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10 replies to this topic

#1 InduS

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Posted 29 March 2011 - 04:33 AM

Hi guys,
I need some help regarding MSP?
-Is methyl specific PCR metod genuine enough to detect the presence of Methylation? somtimes during normal PCR the DNA template don't amplify due to various reasons. If this happens in MSP can this produce false results?
-Is Bi-suphite sequencing better is this regard?
-About the specificity of primers....how do I know the primers have bound to the promoter regions (I've heard that promoter regions are highly similar and hence the primers have to be carefully designed.?)
-ITs the first time ill be doing is MSP. Please tell me the experimental layout for this procedure. ie- how many controls for methylated and unmethylated samples should be taken?
-Regarding primers... do I need to order two sets? One before bisulphite modification and one after the modification? Do I need to do this simultaneously for comparison?
My questions may sound weird but I've done this before and I need to write cost estimation for this procedure

Thanks in advance

#2 pcrman

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Posted 29 March 2011 - 07:18 PM

-Is methyl specific PCR metod genuine enough to detect the presence of Methylation? somtimes during normal PCR the DNA template don't amplify due to various reasons. If this happens in MSP can this produce false results?

Certainly this concern is real. In my opinion MSP is very error prone.

-Is Bi-suphite sequencing better is this regard?

Yes, it provides more accurate methylation mapping with higher resolution.

-About the specificity of primers....how do I know the primers have bound to the promoter regions (I've heard that promoter regions are highly similar and hence the primers have to be carefully designed.?)

No, your statement that promoter regions are highly similar is not true. What is true is that after bisulfite modification, DNA complexity is reduced and primers should be carefully picked to avoid ambiguous amplification.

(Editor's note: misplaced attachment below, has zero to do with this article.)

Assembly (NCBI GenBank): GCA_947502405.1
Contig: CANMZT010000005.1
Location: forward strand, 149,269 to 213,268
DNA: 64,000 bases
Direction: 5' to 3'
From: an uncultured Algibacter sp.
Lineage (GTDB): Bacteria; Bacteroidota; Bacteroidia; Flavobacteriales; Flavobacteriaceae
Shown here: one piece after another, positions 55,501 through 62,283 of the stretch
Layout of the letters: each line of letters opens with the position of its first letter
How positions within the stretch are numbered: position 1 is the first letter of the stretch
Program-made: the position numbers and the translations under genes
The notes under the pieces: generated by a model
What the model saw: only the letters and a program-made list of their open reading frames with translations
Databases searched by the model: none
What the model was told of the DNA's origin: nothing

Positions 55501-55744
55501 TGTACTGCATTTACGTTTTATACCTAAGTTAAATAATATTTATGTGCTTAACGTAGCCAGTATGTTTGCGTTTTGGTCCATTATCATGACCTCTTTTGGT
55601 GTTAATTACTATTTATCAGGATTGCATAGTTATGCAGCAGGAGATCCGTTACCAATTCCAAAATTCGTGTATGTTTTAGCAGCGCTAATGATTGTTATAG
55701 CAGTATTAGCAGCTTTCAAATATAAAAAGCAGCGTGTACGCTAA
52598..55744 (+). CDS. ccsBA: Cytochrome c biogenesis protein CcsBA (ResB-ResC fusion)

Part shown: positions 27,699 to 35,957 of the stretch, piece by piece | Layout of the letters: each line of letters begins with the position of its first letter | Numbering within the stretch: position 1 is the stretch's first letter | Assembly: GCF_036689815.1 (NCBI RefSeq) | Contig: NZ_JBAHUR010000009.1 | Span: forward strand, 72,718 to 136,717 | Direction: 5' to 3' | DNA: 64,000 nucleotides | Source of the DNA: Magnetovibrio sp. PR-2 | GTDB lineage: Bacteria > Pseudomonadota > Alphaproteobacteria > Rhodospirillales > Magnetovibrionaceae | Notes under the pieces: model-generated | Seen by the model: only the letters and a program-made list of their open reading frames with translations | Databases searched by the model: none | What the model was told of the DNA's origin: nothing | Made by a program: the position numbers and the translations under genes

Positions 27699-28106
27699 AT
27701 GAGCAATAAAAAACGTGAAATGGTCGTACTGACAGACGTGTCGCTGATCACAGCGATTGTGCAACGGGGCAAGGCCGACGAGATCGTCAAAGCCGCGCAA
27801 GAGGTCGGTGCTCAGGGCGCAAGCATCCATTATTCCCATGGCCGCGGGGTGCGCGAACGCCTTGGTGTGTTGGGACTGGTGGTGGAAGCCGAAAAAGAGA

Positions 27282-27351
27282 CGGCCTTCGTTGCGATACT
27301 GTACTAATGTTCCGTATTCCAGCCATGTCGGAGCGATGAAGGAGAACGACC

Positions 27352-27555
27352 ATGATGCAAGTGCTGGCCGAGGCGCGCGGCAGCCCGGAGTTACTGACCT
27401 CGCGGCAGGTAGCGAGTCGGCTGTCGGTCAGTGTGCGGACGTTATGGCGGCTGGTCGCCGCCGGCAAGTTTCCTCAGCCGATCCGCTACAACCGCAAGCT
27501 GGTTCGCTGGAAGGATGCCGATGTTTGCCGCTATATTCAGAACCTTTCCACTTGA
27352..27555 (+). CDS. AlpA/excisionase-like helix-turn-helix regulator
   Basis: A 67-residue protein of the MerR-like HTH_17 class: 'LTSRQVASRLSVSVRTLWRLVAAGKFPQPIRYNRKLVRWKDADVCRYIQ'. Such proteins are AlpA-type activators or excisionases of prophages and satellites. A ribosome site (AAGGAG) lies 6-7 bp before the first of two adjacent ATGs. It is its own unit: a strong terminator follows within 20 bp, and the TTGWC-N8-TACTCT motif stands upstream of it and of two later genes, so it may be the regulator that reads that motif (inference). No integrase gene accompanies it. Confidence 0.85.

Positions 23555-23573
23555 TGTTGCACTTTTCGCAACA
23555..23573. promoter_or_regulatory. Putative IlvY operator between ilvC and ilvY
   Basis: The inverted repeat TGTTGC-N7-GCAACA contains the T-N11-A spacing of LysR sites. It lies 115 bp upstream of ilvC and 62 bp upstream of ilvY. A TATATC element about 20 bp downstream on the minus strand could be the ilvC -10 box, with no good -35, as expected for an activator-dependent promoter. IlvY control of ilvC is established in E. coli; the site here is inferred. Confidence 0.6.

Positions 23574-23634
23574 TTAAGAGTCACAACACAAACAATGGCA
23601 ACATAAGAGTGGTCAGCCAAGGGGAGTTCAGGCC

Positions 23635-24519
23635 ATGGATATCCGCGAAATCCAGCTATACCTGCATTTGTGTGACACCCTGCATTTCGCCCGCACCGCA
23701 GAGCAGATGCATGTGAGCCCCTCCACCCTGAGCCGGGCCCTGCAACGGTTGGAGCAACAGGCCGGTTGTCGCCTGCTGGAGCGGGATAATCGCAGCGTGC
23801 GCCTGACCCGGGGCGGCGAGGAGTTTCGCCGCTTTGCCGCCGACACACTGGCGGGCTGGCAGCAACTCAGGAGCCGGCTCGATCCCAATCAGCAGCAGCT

-ITs the first time ill be doing is MSP. Please tell me the experimental layout for this procedure. ie- how many controls for methylated and unmethylated samples should be taken?

Ideally, you should have full methylated and unmethylated DNA as controls.

-Regarding primers... do I need to order two sets? One before bisulphite modification and one after the modification? Do I need to do this simultaneously for comparison?

You should have two sets of primers: one set for methylated DNA and the other for unmethylated. The two sets of primers should be designed in a way that they preferentially amplify modified DNA besides their specificity for either methylated or unmethylated DNA. You don't need primers that amplify unmodified DNA.

#3 InduS

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Posted 29 March 2011 - 07:55 PM

Thanks for the reply. Due to lack of funds i'd have to stick with MSP. Number of studies have been conducted successfully by MSP, I'd have to stick to that. Please tell me how I can optimize my results.

#4 pcrman

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Posted 30 March 2011 - 05:18 PM

If you want to stick to MSP, you really need to optimize your PCR conditions to make sure any amplification is specific. If you have a problem obtaining PCR product, you can first use BSP or universal primers to amplify the modified DNA, and reamplify using MSP primers.

#5 genie

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Posted 18 July 2011 - 12:28 AM

Thanks for the reply. Due to lack of funds i'd have to stick with MSP. Number of studies have been conducted successfully by MSP, I'd have to stick to that. Please tell me how I can optimize my results.


try using the MethPrimer software for both MSP and BSP primer designing.

#6 katrina

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Posted 28 October 2011 - 08:09 AM